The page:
Tag Archives: Talmud

HANOUKKAH – The real story

Colorido Janucá : Ilustración de stock

 

We are halfway through Hanukkah (dedication). Hanukkah is the feast celebrated by lighting a candle daily for the period of eight days, while tasting many delicious and caloric ‘souvganiot’ donuts.

This holiday is also called the Jewish festival of lights. It is a reminder of the rededication of the Second Jewish Temple in Jerusalem by the Maccabees, a group of Jewish warriors, in the 2nd century BCE.

The centerpiece of the Hanukkah celebration is the hanukkiah or menorah, a candelabra that contains nine candles. The legend tells us that only a small flask of oil was available and this miraculously lit the menorah for eight days. The ninth branch, the shamash, is a helper candle used to kindle the others.

Hanukkah is still practised today. It dates from the 5th century of the Christian era, the time of the Talmud (documents compiled about the period of the third to the sixth centuries of the Christian era), and updated at the end of the 19th century by Jewish Zionists, who wanted to re-establish themselves in Palestine.

The Hasidim (pious) wanted to set up this divine miracle of the little flask of oil, of which there is no evidence, rather than approving a re-conquest through devastating battles of the Hasmoneans. A religious holiday celebrated over military victories was inconceivable to Talmud scholars.

Maccabee means hammer in the Aramaic language. It has become the family name of a Jewish family in Jerusalem during the 2nd century BC. This family played an important role in safeguarding Judaism from Hellenism. The name Maccabee originally belonged only to the third son of the Jewish priest Mattathias, Judas, the first person to fight for religious freedom during the persecution of Antiochus Epiphanes and all the defenders of the Jewish religion during the Greek period, were so called.

In -168, when the king of Syria, Antiochus Epiphanes, offered a sacrifice to Zeus on the very site of that of the holocausts of the temple of Jerusalem, followed by all kinds of laws,  imposed by force. Hellenization of Judaism, prohibition of circumcision and the sacrifice to the Greek gods were signs of upcoming revolt.

In the town of Modi’in, the priest Mattathias not only refused to offer the first sacrifice, but killed an apostate Jew and a Seleucid soldier. Many reprisals followed. Judas and his brothers went to war, fighting no less than eight battles. The small number of Maccabees did not weaken in the face of the organized armies of the Seleucids, led by glorious generals who had arrived to reinforce the troops. It took four battles by the Maccabees to take over the location of the Temple and repurify it.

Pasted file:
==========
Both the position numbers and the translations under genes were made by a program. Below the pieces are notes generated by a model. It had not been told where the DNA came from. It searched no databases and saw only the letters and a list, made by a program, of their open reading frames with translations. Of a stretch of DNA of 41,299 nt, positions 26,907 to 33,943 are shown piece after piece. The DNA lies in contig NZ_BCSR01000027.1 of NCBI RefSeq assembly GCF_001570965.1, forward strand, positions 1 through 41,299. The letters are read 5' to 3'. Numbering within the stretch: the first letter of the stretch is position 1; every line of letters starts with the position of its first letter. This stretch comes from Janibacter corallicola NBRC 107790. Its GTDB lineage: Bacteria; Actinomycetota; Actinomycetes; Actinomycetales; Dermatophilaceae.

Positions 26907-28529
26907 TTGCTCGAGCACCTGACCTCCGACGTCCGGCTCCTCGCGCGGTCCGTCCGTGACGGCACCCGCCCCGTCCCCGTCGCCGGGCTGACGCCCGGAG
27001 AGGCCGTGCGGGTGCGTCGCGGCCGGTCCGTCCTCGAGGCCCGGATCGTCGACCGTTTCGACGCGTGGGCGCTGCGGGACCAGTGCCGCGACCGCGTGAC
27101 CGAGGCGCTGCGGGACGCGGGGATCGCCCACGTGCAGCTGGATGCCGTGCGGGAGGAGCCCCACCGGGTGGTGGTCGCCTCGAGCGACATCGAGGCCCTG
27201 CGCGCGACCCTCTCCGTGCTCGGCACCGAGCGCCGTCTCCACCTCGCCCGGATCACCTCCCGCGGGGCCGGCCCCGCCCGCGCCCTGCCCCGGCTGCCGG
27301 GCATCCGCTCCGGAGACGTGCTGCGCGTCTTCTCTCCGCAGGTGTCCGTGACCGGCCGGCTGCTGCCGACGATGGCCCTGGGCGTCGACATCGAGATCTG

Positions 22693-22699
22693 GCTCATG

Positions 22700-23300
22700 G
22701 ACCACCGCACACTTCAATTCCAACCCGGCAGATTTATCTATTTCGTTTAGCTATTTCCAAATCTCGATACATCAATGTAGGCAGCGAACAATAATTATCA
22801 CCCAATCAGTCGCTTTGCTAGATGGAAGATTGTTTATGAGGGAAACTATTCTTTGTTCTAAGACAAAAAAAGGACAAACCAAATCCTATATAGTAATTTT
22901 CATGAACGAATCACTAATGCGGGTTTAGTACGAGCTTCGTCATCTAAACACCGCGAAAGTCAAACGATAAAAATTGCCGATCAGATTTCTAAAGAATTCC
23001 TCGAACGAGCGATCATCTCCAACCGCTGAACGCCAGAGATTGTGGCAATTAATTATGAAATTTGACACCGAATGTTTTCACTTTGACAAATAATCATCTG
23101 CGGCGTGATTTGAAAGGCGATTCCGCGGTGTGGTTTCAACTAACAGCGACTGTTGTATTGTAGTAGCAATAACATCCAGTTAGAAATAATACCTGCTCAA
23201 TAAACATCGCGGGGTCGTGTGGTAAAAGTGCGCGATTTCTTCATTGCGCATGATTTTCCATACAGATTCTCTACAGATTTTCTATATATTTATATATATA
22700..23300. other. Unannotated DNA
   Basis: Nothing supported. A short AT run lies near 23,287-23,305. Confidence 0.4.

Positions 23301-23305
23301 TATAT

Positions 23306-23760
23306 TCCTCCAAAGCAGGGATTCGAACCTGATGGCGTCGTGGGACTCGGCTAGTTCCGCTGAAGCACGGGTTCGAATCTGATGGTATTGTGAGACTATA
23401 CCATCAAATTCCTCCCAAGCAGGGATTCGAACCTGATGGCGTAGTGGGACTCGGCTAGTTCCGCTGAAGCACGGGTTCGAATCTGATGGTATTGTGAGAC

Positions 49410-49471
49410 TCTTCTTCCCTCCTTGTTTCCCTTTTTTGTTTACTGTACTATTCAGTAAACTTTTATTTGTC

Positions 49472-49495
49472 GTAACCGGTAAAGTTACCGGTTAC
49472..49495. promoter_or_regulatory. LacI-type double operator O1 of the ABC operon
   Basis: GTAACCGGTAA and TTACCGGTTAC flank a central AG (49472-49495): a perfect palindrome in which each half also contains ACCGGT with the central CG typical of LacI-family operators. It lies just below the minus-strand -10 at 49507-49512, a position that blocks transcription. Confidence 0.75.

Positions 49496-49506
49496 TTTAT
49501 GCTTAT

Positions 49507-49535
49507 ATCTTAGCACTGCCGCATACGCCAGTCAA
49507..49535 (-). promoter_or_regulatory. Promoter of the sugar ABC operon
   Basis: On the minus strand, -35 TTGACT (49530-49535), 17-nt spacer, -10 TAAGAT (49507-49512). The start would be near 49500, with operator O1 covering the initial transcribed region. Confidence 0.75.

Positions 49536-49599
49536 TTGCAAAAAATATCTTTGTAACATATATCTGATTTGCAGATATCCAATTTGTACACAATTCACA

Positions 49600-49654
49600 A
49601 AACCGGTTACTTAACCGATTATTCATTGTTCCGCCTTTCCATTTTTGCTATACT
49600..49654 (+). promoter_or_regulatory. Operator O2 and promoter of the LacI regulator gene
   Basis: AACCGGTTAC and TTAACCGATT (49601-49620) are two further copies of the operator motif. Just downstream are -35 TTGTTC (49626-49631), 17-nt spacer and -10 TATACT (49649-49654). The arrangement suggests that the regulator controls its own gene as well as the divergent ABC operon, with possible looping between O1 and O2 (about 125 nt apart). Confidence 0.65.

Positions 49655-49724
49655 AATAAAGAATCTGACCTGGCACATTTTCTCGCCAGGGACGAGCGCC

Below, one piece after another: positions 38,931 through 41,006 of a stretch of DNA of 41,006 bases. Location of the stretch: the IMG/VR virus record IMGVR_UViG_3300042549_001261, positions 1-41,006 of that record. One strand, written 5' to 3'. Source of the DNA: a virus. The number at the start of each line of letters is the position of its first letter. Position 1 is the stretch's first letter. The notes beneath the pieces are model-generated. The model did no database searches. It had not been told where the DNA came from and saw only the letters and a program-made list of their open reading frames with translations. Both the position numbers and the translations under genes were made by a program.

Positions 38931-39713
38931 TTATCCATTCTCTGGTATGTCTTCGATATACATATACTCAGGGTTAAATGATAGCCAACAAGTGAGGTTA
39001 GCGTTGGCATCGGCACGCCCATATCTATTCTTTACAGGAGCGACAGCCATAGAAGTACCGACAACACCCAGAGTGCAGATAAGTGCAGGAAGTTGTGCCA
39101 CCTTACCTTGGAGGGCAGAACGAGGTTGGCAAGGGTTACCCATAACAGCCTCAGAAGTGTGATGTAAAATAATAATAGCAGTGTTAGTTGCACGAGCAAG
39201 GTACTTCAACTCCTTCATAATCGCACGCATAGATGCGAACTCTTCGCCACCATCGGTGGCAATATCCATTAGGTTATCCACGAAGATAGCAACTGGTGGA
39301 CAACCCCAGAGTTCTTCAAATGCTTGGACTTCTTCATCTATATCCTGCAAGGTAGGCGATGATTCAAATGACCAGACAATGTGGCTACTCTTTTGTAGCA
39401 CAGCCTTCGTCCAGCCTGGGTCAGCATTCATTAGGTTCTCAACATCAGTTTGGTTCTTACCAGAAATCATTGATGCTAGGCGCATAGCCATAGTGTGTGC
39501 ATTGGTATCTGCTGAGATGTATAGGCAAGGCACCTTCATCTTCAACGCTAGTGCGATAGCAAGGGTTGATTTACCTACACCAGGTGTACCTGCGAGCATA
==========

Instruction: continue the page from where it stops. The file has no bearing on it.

During this entire period of hostilities, the Maccabees could no longer freely celebrate their tradition and had to hide themselves in caves. Their final victory was celebrated for eight days in memory of the Sukkot feasts two months earlier which they could not dedicate and it is for this reason that nowadays the Hanukkah feasts last eight days ….

 

 

 

 

A Jewish Queen Helene of Adiabene

 

Sarcophagus of Helen of Adiabene - Israel Museum Jerusalem

Sarcophagus of Helen of Adiabene – Israel Museum Jerusalem

A few years ago, to my surprise, I was told that the sarcophagus of Queen Helen of Adiabene, which was in the Louvre Museum, would be lent for a few months by France to be exhibited at the Israel Museum.

She was the queen of a country called Adiabiene, which corresponds to the Kurdish territories of today. According to Flavius Joseph, Ananias converted her towards the year 30 AD before he became a high priest.

Known for her generosity and being a benefactress for the poor of Jerusalem, she brought constant support to the Jewish people of Judea and Galilee.

During a famine, she sent ships to Alexandria in order to bring wheat and cereals to the victims.

The Talmud tells us that she followed the Jewish laws rigorously and that she made numerous gifts to the Temple of Jerusalem, including a golden candlestick for its door.

Helen died in her territory of Adiabene in the year 56-58.

Her body was brought back to Jerusalem and buried in the pyramidal tomb she had built during her life time, north of Jerusalem.

During an excavation in 1863, the French archaeologist Félicien de Saulcy discovered a large limestone tomb near the Damascus Gate in Jerusalem. He was convinced that it was the tomb of the great kings of the Bible David and Solomon, which explains the name “Tomb of the Kings”,  but it turned out to be of Queen Helen.

This tomb was transferred to the Louvre in full agreement with the Ottoman archaeological authorities at the time.

This venerated Queen will remain forever engraved in the memory of the Jewish people.

 

Helene d'Adiabene Palace - Israel Museum Jerusalem

Helene d’Adiabene Palace – Israel Museum Jerusalem